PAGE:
Kabe-don wall pound make the list, but isn’t the number-one fantasy.
In contrast to the often-superpowered adventures of series tailored to the tastes of young men, shojo manga and anime, titles aimed at a female audience, tend to revolve around interpersonal relationships, often of the romantic sort. So while your odds of ever finding yourself falling into the cockpit of a giant robot or developing your martial arts prowess enough to shot beams of energy out of your hands range from slim to none, it’s not that unthinkable that you could find your life suddenly resembling a scene from a shojo romance.
Japanese survey website Minna no Koe recently asked its users what archetypical shojo manga/anime scene they wish would happen to them, receiving 2,052 responses (with 537 respondents voluntarily identifying themselves as women and 346 as men). Let’s took a look at the top three daydreams.
3. Having a guy say “If you’ve got something to say, just come right out and say it!” while performing a kabe-don wall pound
The kabe-don, in which an emotionally amped up guy slams the wall the heroine is standing in front of with his palm, is such an iconic shojo move that it’s achieved mainstream meme status in Japan over the last few years. In light of that, it’s a little surprising to see it fail to take the top spot, though its ranking might have been hurt a little by the option’s accompanying dialogue not being a declaration of the guy’s love or desire.
2. Having a guy say, “Wait, it’s dangerous!” as he grabs your hand
The heady emotions shojo characters experience are sometimes enough to cloud their perception of their surroundings, leading them to unwittingly step into traffic, off stairwells, or otherwise into danger, especially if they’re running off after a heated lover’s quarrel. Having their handsome male counterpart grab their hand to keep them safe shows that he really does care about her (at least enough to want to keep her safe), and also gives an excuse for some sudden, steamy physical contact.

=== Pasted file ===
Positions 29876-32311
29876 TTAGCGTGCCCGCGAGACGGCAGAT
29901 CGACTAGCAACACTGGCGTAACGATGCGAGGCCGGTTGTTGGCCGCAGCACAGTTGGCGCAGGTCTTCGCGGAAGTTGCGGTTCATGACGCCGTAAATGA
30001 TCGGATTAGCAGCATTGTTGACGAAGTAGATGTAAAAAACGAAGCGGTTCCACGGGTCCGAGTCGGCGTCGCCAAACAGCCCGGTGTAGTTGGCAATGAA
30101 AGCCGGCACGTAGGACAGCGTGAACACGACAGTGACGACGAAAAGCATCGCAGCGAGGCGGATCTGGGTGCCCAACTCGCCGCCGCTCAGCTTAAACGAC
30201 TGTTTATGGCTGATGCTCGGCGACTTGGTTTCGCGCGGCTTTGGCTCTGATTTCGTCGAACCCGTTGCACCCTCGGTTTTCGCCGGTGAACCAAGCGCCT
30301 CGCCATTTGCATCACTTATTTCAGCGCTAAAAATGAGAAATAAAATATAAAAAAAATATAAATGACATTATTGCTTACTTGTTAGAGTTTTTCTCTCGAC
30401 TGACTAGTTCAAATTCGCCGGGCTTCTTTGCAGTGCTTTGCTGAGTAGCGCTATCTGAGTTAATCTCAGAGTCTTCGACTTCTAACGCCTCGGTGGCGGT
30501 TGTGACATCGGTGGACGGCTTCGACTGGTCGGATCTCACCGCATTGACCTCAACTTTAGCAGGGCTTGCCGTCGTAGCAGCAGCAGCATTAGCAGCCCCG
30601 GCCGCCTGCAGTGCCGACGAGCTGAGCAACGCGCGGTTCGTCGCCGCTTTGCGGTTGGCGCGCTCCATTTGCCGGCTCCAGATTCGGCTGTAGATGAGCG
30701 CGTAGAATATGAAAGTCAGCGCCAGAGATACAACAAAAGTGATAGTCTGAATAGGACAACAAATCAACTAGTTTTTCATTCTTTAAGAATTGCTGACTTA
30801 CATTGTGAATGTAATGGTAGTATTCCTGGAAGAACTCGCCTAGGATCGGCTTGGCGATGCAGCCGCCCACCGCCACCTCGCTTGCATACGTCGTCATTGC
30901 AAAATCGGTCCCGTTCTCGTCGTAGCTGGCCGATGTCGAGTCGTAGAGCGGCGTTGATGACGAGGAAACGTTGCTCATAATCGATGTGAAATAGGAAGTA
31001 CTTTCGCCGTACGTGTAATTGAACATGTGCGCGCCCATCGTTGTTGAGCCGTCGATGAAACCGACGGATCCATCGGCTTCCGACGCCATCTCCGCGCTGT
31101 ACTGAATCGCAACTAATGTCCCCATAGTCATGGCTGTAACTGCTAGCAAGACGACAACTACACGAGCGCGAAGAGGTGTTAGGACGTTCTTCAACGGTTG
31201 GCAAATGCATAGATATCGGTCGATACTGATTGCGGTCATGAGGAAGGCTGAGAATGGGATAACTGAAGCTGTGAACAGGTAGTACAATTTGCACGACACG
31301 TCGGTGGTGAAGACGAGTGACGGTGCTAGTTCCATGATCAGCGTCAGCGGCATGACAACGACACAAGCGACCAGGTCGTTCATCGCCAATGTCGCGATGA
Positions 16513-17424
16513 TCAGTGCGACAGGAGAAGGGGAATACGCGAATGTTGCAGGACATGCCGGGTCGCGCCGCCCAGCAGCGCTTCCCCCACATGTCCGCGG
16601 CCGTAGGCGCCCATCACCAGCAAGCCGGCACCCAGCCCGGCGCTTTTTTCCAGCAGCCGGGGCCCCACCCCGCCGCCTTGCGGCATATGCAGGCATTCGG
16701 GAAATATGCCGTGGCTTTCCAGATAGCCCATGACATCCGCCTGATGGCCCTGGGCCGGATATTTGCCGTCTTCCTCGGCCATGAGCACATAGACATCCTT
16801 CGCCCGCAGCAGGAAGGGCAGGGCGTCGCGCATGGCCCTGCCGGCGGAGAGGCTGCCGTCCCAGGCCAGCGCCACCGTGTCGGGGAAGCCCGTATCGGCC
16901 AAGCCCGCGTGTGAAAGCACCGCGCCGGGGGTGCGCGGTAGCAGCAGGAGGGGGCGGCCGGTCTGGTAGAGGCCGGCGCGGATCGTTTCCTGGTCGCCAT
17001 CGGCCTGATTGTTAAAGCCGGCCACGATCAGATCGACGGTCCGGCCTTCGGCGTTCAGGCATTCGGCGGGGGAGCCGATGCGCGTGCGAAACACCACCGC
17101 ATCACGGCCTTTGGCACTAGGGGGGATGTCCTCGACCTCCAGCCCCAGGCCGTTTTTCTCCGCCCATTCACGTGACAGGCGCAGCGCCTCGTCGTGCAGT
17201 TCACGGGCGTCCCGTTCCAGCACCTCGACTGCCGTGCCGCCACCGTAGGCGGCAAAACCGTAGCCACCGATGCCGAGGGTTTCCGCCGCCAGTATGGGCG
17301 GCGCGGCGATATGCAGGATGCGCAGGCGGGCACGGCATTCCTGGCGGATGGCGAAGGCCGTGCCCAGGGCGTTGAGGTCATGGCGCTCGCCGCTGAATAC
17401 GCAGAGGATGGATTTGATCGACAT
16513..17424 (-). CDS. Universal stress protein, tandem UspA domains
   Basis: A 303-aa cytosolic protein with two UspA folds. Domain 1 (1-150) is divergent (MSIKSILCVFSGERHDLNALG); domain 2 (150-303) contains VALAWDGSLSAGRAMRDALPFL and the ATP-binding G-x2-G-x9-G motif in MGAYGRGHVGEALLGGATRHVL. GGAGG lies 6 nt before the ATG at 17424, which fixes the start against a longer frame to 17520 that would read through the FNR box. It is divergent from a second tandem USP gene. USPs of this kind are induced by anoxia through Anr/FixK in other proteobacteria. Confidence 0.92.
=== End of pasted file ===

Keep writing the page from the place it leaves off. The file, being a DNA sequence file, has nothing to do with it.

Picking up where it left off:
1. Having a guy say “You really worked hard. Good job,” as he pats your head
This might seem like the least romantic of the bunch, but it’s actually got a pretty strong connection to Japanese cultural values and social norms. Humility and self-sacrifice have long been considered admirable virtues in Japan, and so much so that exerting yourself for the greater good of the group is often seen as a matter of course, and not necessarily something that warrants public praise (and even if such praise was rendered, proper manners would dictate deflecting at least part of it, so as not to seem arrogant or self-aggrandizing).
So having recognize validate the effort you put into whatever project you spent the day working on, in a private moment where you can just accept the respect and validation, can be a heartwarmingly intimate, romantic moment, even if it’s accompanied by something as relatively chaste as a pat on the head.
Source: Minna no Koe
Top image: Pakutaso
Insert images: Pakutaso (1, 2)
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